Groupon: An emperor with new clothes?

Reasons I am suspicious of Groupon:

The business model makes more money for small businesses if users do not use coupons. Apparently 20% of coupons go unused. Is that a sustainable way to build a business, on customers who hand over money for nothing??

The business model is based on letting users feel like they are getting a “steal.” When they pay $ for coupons they don’t use, do you think they will still feel that way?

If the merchant offers $20 of  something when a user buys a $10 coupon, Groupon gets $5 and the merchant gets $5. If the user redeems the coupon, the merchant provides a 75% discount in the hope of cultivating return business. One study finds only 4% of users return. Groupon, meanwhile, has taken a huge cut without actually providing a new customer 20% of the time.

So Groupon overcharges for its “service”; small businesses spend loss leader $ and gain what? Temporary customers only interested in a “steal.” Won’t users start to resent throwing money away on coupons they don’t use or on coupons that aren’t that useful anyway?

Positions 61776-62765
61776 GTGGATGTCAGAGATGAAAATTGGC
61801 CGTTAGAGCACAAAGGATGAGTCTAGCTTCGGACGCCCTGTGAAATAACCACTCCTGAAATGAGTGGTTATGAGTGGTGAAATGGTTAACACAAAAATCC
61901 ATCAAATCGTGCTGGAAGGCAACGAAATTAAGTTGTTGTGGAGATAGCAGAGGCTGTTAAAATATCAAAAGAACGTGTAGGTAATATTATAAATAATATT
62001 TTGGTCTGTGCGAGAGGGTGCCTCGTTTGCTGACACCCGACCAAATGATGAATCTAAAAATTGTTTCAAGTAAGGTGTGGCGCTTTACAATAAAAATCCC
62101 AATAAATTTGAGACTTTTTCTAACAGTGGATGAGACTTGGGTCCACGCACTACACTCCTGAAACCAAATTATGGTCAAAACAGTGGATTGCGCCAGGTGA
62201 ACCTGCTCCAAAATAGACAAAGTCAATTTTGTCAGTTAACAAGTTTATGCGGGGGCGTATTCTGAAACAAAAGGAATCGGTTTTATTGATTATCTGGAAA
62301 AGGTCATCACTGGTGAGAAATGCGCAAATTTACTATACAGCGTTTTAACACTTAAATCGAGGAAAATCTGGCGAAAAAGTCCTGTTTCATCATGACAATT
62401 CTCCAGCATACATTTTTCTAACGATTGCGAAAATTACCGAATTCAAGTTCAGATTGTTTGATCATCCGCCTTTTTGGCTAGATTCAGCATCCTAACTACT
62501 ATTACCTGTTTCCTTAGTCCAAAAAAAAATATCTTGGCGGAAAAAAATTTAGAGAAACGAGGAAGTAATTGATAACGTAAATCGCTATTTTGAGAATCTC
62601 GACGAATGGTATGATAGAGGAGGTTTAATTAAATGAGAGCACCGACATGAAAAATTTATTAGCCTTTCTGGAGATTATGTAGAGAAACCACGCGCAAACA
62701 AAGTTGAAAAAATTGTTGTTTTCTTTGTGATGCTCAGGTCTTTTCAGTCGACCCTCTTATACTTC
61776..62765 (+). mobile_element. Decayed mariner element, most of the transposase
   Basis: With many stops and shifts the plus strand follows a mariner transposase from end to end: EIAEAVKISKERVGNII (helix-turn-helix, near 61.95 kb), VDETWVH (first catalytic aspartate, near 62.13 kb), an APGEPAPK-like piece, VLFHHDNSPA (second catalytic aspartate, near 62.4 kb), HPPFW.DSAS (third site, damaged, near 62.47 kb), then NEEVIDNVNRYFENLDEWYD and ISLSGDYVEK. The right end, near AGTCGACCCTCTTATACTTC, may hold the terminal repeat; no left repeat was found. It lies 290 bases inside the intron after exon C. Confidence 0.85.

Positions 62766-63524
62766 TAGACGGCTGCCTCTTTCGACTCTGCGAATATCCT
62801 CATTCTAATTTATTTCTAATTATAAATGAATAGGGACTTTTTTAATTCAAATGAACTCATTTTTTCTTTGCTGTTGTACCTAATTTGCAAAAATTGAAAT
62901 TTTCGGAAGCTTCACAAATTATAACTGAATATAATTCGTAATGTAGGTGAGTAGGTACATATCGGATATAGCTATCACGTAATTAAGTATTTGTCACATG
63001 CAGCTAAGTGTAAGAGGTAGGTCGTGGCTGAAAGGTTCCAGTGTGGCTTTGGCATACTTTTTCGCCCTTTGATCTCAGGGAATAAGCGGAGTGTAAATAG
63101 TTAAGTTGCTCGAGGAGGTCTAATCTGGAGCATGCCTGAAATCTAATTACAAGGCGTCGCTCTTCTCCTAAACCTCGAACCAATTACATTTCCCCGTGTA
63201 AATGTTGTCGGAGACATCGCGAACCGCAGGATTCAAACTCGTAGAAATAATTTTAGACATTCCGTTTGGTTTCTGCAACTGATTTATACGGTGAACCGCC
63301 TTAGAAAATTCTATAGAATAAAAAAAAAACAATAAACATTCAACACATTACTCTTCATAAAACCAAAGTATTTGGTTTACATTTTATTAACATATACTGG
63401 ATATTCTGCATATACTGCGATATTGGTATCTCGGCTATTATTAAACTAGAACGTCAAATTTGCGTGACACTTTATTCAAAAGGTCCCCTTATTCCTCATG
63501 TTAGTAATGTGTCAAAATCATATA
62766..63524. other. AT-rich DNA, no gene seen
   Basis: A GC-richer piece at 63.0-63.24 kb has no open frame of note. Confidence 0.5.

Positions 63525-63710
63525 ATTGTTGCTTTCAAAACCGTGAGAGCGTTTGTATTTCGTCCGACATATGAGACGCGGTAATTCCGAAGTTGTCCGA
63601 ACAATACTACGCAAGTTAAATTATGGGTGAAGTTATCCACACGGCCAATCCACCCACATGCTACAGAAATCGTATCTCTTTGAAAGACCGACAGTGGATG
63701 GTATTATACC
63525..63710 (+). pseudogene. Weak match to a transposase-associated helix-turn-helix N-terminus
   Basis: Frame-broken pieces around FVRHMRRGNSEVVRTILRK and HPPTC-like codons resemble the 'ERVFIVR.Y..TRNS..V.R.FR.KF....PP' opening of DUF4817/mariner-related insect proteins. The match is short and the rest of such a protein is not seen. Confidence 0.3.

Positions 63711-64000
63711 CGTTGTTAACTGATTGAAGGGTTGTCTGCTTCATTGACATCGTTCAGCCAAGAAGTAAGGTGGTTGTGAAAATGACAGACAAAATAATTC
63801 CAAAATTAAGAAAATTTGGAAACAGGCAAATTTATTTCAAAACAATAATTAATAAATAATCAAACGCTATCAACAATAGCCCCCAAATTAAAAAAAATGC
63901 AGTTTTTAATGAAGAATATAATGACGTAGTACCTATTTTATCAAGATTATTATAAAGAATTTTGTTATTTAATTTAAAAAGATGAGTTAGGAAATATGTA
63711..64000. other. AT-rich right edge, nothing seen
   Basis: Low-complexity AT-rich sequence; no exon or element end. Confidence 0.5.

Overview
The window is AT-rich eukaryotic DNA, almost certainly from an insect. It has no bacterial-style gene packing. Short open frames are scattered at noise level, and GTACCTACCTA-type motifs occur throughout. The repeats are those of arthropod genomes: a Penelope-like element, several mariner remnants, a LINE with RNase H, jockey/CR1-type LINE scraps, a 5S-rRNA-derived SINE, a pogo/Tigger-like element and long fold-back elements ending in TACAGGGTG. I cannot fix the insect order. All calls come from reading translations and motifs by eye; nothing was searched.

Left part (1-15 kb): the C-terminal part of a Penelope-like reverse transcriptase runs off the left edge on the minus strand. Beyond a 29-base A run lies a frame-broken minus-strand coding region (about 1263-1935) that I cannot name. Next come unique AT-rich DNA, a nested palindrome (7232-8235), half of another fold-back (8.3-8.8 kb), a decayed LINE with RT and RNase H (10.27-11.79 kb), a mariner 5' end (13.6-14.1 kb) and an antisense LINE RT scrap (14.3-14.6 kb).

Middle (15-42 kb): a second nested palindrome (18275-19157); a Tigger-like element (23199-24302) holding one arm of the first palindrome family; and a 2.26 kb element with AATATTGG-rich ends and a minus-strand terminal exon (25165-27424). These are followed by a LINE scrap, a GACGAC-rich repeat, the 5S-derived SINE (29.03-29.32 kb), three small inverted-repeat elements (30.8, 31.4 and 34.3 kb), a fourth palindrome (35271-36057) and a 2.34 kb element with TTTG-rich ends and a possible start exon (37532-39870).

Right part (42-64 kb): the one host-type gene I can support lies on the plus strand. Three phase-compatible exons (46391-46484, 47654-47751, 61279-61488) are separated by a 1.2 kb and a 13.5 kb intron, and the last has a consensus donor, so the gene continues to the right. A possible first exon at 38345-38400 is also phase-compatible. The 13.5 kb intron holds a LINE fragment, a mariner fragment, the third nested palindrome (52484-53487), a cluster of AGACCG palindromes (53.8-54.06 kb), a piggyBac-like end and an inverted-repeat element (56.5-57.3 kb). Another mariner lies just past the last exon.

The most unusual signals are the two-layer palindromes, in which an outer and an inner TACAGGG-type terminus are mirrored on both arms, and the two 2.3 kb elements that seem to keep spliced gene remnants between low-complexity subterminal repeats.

The head of Groupon is a supercilious jokester who sincerely believes he is changing the world. In a recent Vanity Fair profile, he seems to think he’s invented a brand new business model. He goes so far as to sue other couponing companies–as if anyone can “own” a business model.

And Groupon’s main claim to fame is its tongue-in-cheek ironic missives. Designed so that “advertising” doesn’t sound like “advertising.”

But it *is* advertising, just disingenuous advertising. Perhaps once the novelty of ironic emails wears off, the world won’t be changed, and Groupon’s market value will drop. Down.

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